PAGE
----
PS: I find ‘frack’ and it’s derivatives, such a delightfully useful word!

    • We are trading our food and water futures for a temporary profit. As Tony Windsor said, when told there was enough gas in NSW to last 5000 years, he said, then whats the rush?

      and at that Senate committee yesterday Mary Jo Fisher was like: so if we put the science aside, what do you actually object to about CSG? this is how the LNP think, yeah, apart from the fact that it won’t be her house, and will ruin the water, the farms, the soil, yeah, apart from that

      yes, frack, as both a substitute for other ‘f-words’ and for what fracking actually is

      -99 for Turn Left

  3. Most farmers are by nature conservative and resistant to change. Resistance to change entails being resistant to adopting new ways of thinking about the world around them.

    In the scientific community the problem of human-influenced climate change has been acknowledged and discussed for decades. But it’s only in the last, say, five or six years that the problem has started to be talked about in “the mainstream” / lay community.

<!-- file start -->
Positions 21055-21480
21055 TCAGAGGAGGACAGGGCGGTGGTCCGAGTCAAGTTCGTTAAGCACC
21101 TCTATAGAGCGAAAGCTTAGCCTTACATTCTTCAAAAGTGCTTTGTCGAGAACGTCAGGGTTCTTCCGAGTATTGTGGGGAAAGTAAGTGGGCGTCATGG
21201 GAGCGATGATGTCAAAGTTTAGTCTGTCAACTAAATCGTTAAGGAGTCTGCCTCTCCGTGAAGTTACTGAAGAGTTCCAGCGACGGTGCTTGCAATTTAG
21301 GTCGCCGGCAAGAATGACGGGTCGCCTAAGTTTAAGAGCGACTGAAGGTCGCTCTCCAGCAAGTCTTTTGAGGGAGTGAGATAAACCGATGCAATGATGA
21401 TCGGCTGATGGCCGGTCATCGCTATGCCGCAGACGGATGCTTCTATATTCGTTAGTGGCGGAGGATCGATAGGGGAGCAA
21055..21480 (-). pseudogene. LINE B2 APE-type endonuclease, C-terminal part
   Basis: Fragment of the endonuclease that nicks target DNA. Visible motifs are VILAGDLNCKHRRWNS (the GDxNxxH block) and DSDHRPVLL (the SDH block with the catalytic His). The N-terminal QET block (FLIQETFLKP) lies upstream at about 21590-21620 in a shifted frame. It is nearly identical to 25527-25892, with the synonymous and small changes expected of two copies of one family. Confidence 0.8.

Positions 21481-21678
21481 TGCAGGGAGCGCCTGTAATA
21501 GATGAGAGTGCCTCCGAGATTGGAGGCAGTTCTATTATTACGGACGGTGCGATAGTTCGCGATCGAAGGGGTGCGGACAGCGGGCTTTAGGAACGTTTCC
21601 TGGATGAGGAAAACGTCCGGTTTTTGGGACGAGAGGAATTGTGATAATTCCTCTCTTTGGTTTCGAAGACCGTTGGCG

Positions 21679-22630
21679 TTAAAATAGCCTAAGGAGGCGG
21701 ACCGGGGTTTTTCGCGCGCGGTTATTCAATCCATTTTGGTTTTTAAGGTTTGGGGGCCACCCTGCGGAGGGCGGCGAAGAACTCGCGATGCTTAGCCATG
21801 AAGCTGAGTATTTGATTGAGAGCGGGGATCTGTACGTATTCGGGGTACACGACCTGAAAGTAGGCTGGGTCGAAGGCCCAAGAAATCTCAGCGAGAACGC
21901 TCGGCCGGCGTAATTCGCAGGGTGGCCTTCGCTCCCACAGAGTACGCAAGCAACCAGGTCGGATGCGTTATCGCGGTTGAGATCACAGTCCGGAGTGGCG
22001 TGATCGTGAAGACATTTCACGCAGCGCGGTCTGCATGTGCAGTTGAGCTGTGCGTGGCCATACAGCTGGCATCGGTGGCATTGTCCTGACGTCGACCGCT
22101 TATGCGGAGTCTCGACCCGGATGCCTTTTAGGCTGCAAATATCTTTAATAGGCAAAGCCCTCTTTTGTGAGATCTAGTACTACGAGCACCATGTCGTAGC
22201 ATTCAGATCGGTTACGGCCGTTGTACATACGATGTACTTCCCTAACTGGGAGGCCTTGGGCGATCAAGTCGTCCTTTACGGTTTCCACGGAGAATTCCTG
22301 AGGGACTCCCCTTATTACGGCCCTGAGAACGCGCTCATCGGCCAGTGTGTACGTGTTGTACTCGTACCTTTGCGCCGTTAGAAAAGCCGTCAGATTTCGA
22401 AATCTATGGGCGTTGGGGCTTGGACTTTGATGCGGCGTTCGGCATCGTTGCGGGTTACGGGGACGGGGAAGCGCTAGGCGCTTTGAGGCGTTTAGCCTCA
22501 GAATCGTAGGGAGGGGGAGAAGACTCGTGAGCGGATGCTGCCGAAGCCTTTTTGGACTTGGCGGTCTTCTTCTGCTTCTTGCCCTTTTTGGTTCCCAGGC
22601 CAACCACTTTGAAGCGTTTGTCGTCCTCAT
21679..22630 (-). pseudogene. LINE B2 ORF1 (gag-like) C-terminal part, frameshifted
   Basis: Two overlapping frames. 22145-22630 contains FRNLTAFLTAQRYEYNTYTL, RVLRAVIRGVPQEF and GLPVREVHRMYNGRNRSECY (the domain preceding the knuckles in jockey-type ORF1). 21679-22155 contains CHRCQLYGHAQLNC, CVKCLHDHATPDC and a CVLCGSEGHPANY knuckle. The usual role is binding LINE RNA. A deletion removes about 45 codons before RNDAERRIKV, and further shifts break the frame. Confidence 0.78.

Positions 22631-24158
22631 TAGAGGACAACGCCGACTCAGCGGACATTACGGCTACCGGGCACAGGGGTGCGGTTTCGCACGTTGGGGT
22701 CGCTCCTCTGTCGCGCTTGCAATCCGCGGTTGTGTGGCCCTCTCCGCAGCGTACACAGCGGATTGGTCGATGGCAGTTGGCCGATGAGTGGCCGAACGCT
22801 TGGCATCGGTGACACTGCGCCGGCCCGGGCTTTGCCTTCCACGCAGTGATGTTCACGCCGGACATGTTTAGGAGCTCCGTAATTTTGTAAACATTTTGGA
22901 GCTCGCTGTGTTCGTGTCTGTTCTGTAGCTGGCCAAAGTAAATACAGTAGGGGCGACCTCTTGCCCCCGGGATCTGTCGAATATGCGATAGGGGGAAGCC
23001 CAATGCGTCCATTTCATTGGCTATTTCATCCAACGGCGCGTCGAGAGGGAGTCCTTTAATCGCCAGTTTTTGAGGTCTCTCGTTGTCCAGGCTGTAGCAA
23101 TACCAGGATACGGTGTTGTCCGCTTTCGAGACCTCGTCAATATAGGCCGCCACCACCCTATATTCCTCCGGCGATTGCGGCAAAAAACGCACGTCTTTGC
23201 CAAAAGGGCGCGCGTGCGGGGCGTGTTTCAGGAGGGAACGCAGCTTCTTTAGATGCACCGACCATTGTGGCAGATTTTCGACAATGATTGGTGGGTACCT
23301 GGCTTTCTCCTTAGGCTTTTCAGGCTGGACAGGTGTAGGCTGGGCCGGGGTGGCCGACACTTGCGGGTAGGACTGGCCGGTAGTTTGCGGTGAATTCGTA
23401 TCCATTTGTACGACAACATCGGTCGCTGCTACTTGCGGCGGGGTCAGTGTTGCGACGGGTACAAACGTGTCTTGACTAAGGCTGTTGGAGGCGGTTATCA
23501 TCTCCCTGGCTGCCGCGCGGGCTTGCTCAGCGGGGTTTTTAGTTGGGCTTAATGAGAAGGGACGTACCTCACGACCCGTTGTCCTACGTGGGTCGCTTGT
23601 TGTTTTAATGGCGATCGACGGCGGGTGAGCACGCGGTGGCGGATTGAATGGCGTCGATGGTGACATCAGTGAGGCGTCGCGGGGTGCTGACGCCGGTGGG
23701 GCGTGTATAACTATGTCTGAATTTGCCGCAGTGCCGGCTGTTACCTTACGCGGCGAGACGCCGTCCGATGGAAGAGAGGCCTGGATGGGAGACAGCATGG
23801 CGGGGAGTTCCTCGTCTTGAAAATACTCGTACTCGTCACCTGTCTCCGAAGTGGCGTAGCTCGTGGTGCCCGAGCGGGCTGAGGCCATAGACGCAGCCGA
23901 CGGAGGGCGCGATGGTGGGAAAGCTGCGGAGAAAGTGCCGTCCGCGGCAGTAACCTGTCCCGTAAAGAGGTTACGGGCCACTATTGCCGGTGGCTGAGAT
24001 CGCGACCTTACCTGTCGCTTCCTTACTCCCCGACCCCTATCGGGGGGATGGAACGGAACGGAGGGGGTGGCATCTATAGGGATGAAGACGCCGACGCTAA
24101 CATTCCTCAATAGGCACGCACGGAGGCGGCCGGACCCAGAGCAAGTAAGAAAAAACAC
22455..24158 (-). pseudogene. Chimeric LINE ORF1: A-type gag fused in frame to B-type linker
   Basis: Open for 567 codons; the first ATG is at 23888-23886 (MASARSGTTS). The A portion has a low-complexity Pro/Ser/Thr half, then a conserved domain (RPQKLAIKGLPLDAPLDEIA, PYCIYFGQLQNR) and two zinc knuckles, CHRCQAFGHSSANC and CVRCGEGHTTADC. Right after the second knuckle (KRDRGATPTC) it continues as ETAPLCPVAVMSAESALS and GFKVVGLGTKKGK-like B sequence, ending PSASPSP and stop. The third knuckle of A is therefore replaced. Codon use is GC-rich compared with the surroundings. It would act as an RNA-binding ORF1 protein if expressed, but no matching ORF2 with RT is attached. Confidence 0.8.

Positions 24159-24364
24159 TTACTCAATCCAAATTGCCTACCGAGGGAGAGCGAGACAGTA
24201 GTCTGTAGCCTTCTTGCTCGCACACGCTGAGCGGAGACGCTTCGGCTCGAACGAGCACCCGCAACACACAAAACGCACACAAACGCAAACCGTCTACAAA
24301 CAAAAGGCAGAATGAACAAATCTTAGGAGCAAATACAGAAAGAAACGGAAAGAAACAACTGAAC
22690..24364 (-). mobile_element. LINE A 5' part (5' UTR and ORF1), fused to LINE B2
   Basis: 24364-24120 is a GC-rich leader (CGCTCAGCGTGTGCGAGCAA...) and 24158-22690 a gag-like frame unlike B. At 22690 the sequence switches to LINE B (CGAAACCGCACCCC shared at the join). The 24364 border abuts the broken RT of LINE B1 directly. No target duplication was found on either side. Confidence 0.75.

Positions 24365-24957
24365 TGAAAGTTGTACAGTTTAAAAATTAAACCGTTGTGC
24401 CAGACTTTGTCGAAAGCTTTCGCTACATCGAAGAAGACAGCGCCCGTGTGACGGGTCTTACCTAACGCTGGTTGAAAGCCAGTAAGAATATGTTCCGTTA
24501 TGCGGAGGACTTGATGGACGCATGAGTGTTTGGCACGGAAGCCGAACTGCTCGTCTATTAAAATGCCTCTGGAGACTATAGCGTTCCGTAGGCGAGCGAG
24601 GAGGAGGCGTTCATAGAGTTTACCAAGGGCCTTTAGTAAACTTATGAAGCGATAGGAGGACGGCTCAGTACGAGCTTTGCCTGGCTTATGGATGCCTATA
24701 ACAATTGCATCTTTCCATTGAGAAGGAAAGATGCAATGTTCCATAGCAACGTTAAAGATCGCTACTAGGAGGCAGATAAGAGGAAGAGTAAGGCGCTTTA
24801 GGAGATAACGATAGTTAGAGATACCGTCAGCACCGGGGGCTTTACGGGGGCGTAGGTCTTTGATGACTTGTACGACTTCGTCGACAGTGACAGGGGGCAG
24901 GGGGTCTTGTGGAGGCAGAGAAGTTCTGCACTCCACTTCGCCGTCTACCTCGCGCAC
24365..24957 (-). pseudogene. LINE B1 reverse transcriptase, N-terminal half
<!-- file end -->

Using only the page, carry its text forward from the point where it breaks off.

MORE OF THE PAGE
It’s unfortunate, but true, in my view, that it is going to need more than this amount of time for a “new” concept such as this to be accepted by the majority of the population. And out of the population, conservatives, by nature, are likely to be among the last / slowest to accept it.

    The “debate” (if you can call it that) is primarily shaped by the mainstream media, which, as we know, in Australia is among the most conservative of any democracy on Earth. For example, the hate-jocks of talkback radio have an influence beyond their gumption, with their anti-progressive propaganda going out daily to a nationwide audience, unmet with any competition whatsoever from the other side of the “debate”.